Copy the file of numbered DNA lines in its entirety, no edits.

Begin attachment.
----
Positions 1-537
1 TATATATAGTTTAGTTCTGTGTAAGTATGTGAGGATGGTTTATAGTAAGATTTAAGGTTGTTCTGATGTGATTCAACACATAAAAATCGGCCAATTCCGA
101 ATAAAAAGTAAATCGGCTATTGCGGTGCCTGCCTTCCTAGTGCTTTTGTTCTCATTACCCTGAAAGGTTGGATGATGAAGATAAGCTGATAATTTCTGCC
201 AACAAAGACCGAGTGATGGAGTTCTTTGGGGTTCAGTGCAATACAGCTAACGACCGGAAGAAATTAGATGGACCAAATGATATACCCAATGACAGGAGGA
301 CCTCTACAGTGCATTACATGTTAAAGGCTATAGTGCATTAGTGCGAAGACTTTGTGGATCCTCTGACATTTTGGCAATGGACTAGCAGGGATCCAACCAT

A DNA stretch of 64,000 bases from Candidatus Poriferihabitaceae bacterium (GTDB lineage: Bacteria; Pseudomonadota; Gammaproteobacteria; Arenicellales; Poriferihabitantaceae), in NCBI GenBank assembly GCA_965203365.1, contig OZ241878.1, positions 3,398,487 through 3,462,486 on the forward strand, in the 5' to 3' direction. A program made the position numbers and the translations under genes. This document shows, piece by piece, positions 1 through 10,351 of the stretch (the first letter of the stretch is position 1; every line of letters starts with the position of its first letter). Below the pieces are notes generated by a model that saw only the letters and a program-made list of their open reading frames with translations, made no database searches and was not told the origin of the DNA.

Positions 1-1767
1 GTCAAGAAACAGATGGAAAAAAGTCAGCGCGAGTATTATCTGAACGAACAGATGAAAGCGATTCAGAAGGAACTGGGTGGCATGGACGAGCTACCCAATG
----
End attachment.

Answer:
Positions 1-537
1 TATATATAGTTTAGTTCTGTGTAAGTATGTGAGGATGGTTTATAGTAAGATTTAAGGTTGTTCTGATGTGATTCAACACATAAAAATCGGCCAATTCCGA
101 ATAAAAAGTAAATCGGCTATTGCGGTGCCTGCCTTCCTAGTGCTTTTGTTCTCATTACCCTGAAAGGTTGGATGATGAAGATAAGCTGATAATTTCTGCC
201 AACAAAGACCGAGTGATGGAGTTCTTTGGGGTTCAGTGCAATACAGCTAACGACCGGAAGAAATTAGATGGACCAAATGATATACCCAATGACAGGAGGA
301 CCTCTACAGTGCATTACATGTTAAAGGCTATAGTGCATTAGTGCGAAGACTTTGTGGATCCTCTGACATTTTGGCAATGGACTAGCAGGGATCCAACCAT

A DNA stretch of 64,000 bases from Candidatus Poriferihabitaceae bacterium (GTDB lineage: Bacteria; Pseudomonadota; Gammaproteobacteria; Arenicellales; Poriferihabitantaceae), in NCBI GenBank assembly GCA_965203365.1, contig OZ241878.1, positions 3,398,487 through 3,462,486 on the forward strand, in the 5' to 3' direction. A program made the position numbers and the translations under genes. This document shows, piece by piece, positions 1 through 10,351 of the stretch (the first letter of the stretch is position 1; every line of letters starts with the position of its first letter). Below the pieces are notes generated by a model that saw only the letters and a program-made list of their open reading frames with translations, made no database searches and was not told the origin of the DNA.

Positions 1-1767
1 GTCAAGAAACAGATGGAAAAAAGTCAGCGCGAGTATTATCTGAACGAACAGATGAAAGCGATTCAGAAGGAACTGGGTGGCATGGACGAGCTACCCAATG